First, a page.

???????????????????????Who is a “basic writer” and how do we know? How can writing be assessed accurately? Who gets to decide when a student is allowed entry into a university? An English 101 course? What should be the goal of a basic writing composition course? To teach students proper punctuation? Use of sources? A five paragraph essay? Reading comprehension?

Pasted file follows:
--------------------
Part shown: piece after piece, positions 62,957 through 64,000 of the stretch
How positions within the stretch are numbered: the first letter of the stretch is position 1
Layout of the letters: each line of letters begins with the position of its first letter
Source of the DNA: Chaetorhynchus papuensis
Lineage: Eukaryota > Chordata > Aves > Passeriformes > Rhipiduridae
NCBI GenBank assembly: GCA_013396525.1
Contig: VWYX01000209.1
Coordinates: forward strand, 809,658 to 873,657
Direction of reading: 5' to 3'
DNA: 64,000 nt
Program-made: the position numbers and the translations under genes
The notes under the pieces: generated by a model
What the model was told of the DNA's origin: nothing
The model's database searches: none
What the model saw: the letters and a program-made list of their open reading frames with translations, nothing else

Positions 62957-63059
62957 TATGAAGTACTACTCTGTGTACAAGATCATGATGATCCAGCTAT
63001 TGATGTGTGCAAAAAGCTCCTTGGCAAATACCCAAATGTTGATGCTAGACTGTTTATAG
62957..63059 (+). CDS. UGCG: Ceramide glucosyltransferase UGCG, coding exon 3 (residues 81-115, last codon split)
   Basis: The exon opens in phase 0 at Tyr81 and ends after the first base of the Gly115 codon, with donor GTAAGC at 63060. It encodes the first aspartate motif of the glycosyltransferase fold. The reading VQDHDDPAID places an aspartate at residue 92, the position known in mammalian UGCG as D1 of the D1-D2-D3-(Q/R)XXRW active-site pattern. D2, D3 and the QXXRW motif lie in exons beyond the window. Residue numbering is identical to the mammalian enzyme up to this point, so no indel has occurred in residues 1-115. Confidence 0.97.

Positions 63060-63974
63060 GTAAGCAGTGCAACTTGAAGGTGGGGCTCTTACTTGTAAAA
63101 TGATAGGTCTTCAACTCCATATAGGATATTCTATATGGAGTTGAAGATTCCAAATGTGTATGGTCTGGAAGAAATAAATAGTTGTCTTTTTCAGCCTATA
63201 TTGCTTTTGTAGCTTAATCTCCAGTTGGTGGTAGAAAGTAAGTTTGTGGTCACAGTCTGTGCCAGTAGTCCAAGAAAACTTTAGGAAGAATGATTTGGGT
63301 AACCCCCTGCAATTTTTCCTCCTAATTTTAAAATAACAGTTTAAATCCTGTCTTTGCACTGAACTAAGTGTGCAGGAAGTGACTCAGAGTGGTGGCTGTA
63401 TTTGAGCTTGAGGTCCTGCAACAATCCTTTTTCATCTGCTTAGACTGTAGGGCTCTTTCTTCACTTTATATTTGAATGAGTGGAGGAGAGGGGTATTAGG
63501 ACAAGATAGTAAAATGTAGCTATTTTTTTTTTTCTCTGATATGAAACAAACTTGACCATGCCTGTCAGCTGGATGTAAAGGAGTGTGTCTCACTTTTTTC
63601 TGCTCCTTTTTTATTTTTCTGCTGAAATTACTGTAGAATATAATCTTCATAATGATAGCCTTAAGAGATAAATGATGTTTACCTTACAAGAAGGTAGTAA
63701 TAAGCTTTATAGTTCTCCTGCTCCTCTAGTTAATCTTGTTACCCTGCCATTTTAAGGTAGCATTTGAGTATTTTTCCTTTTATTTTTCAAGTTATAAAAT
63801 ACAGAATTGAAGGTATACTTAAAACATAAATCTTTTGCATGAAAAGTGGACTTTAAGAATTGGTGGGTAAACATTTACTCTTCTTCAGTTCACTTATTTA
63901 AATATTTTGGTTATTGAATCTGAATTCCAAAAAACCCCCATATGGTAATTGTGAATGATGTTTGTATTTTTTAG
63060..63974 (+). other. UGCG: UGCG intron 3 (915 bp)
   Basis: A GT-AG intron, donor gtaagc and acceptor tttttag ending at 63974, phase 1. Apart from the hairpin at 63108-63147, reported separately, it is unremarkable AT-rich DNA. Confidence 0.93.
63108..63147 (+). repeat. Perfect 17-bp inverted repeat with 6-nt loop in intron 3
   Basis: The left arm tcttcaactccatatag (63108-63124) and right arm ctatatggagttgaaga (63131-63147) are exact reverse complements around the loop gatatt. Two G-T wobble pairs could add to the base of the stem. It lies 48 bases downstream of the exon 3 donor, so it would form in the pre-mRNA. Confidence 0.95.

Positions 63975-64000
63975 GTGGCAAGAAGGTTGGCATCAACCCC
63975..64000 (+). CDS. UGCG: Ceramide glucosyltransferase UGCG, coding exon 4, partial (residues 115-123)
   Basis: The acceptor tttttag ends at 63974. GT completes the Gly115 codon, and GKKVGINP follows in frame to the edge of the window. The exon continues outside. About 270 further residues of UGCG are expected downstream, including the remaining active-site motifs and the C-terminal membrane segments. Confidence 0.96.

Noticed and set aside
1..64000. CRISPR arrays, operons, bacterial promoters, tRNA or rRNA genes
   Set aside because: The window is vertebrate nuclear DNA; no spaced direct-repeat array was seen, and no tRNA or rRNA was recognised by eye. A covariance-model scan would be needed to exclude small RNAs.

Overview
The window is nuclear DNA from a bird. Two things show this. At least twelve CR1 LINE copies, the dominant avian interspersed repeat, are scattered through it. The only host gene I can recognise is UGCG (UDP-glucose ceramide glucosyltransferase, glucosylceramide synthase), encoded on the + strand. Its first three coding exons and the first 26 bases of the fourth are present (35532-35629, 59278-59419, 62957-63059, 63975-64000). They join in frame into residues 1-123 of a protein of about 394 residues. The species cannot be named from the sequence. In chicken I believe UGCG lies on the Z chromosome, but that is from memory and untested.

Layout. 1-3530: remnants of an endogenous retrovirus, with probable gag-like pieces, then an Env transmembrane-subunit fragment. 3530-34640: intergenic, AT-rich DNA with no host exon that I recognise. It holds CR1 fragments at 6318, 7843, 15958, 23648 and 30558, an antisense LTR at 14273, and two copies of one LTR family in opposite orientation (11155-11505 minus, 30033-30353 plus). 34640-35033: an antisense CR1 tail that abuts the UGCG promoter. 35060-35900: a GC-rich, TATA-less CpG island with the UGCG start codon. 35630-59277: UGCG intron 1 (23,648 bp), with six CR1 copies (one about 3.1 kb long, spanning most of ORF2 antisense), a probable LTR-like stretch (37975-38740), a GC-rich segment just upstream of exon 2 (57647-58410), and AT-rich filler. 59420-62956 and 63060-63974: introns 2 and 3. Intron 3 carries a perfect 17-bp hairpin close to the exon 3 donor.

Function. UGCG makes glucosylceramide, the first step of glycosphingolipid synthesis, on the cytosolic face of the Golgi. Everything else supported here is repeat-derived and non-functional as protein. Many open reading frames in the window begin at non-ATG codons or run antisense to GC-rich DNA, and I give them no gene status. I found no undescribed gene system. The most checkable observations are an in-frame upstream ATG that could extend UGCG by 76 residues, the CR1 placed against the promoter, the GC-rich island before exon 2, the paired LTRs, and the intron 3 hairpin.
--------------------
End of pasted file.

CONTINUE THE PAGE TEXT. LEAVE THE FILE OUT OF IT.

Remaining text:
In A Guide to Composition Pedagogies, Mutnick and Lamos define basic writing (BW) pedagogy as a “democratizing force” and continuously evolving based on social, political, and economic contexts of the country and universities. Born out of a demand for educational access from evolving demographics of higher learning institutions, BW serves to liberate while simultaneously is criticized as an “academic apartheid” and another tool of oppression (27). Mutnick and Lamos categorize four approaches to BW, their values, and their criticisms: error-centered, academic initiation, critical, and spatial. BW is constantly evolving and adapting along with BW students that vary drastically based on race, gender, language, dialect, preparation, etc. Because of this, Mutnick and Lamos propose for BW courses to concern themselves with the need for assessment, growing diversity and translanguaging, and technology in order to effectively instruct BW in a democratizing and humanistic way. As scholars debate over the politics and importance of BW, as well as its inherent conflicts surrounding mainstreaming, gate-keeping, and oppressing, Mutnick and Lamos urge them to be keenly aware of always providing liberating, informative, and humanistic practices in the BW classroom in order to prepare students as academics and citizens.